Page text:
Since her diagnosis with uterine cancer, Fran Drescher has changed her focus and perspective. “Mind, body and spirit must be in balance for my immune system to operate at an optimum level,” she explains. And since she was first diagnosed, she’s become more self-aware about managing her stress levels and reducing the toxins she says are “prevalent in most people’s daily life.”
Detox your home
The Cancer Schmancer Foundation created a “Detox Your Home” program because the home, as Drescher puts it, “is the most toxic place we spend the most time, and ironically, have the most control over.”
The program challenges you to examine several different factors. What you put in your body – specifically, what are you eating? What are you putting on your body – with the skin being the largest organ in the body, what personal care items are you using? And lastly, what is around you – what products do you use to clean your home?
Organic equals prevention
The ‘In, On and Around’ concept invites a greater conversation about what ingredients are in the products you use and the food you eat, and how they were sourced or grown.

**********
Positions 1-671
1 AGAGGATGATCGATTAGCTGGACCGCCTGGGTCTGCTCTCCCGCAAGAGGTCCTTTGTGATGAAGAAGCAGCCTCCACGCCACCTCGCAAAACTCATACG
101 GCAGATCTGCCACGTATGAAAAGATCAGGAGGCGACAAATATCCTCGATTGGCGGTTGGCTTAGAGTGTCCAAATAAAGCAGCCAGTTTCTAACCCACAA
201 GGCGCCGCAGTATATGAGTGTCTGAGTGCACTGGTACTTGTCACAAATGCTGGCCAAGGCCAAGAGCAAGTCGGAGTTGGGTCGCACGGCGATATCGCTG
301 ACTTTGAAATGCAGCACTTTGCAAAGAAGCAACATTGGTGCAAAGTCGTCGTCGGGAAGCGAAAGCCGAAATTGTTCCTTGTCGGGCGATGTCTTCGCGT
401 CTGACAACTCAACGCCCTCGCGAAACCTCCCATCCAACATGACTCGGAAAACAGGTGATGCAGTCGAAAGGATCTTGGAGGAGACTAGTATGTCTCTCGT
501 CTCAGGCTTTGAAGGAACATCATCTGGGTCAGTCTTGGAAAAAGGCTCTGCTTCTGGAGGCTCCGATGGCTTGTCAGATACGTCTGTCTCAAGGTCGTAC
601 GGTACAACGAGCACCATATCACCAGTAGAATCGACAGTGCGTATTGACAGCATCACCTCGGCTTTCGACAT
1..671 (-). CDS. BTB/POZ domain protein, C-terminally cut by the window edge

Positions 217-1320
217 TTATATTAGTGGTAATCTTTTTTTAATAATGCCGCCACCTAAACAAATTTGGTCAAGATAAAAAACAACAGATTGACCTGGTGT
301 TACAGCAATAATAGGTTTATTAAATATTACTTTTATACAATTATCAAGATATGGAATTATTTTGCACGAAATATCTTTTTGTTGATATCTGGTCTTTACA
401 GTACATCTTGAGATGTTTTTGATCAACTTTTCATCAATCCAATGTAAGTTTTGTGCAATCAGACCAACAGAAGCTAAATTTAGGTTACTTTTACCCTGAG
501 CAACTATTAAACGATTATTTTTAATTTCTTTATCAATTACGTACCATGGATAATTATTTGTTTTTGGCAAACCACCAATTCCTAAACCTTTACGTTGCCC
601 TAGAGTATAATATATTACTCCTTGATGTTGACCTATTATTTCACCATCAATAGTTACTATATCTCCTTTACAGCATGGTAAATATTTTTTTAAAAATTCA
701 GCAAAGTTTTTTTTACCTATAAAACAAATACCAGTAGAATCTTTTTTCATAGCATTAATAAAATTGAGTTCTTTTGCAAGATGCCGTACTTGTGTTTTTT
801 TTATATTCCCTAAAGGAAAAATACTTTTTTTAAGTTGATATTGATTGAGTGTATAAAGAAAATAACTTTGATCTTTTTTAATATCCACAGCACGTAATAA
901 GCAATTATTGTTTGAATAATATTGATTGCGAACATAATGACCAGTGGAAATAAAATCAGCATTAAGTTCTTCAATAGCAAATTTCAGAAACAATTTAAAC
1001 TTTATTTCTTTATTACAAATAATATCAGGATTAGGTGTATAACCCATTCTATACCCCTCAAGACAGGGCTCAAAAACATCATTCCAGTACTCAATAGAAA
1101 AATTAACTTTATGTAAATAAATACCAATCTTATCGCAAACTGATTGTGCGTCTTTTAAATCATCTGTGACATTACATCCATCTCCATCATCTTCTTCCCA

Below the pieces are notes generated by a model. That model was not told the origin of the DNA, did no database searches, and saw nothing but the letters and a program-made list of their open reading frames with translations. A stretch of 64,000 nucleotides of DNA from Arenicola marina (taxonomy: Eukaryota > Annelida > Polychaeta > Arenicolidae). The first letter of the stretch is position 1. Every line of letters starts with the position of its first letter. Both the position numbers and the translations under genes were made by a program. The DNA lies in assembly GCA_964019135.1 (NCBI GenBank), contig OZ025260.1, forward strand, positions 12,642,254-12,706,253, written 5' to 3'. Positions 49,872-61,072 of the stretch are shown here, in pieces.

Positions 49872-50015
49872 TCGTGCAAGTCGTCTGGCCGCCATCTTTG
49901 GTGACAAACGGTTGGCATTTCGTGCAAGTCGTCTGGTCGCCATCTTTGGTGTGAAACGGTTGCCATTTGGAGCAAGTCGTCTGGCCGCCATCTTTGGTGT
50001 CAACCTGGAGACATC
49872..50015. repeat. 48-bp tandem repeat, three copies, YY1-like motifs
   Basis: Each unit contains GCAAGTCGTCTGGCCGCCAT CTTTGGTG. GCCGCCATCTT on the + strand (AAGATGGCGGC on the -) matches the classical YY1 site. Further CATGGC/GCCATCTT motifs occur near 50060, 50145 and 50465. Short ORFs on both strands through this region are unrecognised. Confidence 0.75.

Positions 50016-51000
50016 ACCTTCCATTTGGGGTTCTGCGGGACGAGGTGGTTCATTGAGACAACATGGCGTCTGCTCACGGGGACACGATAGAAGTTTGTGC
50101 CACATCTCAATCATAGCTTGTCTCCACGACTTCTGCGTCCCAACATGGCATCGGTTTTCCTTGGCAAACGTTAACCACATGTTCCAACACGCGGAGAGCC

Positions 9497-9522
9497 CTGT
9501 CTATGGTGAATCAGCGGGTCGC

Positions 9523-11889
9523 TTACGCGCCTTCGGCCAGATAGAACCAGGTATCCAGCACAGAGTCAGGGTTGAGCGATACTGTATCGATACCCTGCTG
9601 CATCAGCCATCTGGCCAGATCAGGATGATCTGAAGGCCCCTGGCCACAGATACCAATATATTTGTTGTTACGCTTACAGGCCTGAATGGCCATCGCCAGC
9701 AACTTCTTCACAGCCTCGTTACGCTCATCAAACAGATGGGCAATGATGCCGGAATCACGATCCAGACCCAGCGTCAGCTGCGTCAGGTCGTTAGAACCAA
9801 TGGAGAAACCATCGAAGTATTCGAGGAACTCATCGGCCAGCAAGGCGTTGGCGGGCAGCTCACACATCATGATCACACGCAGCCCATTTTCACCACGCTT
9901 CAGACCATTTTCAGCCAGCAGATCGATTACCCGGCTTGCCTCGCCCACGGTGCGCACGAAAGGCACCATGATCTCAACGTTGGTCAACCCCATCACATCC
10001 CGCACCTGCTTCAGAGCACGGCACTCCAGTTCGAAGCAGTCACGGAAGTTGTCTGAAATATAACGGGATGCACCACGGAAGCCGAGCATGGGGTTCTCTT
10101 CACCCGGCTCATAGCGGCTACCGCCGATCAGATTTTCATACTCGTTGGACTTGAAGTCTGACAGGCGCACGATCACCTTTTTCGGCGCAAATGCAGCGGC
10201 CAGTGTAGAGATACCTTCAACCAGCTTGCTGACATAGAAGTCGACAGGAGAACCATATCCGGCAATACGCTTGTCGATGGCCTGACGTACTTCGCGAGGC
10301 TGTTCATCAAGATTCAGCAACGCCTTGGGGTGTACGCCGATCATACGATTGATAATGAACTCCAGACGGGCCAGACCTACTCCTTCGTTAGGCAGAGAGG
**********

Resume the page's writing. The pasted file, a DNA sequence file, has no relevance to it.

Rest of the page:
According to Drescher, supporting locally-sourced meat and produce from sustainable farms, ensuring everything is eco-friendly and organic can all help with the prevention of cancer.
By taking a stand and deciding to only use products that are grown naturally, organically and are eco-friendly, you’re putting your money where your mouth is. You are telling manufacturers there needs to be more accountability for the products they sell consumers, and as consumers, our purchasing habits send a clear message.
Some experts claim (and Drescher is of this camp) the mouth is the gateway to most health issues. A toothache is not always just a toothache. Because if what you eat has a direct correlation to your overall health, it makes sense that your oral health would be a beacon of sorts for the rest of your body.
The other consideration she suggests: the connection between your gut, your immune system and stress. Our lifestyle – what we eat and our emotional wellbeing – impacts our immune system, so whenever we are stressed our immune system suffers. And when we eat poorly, our gut suffers.
Ultimately, prevention takes in the whole health picture. Small changes to your lifestyle and diet can have positive health impacts down the line, ones that could be potentially life-saving.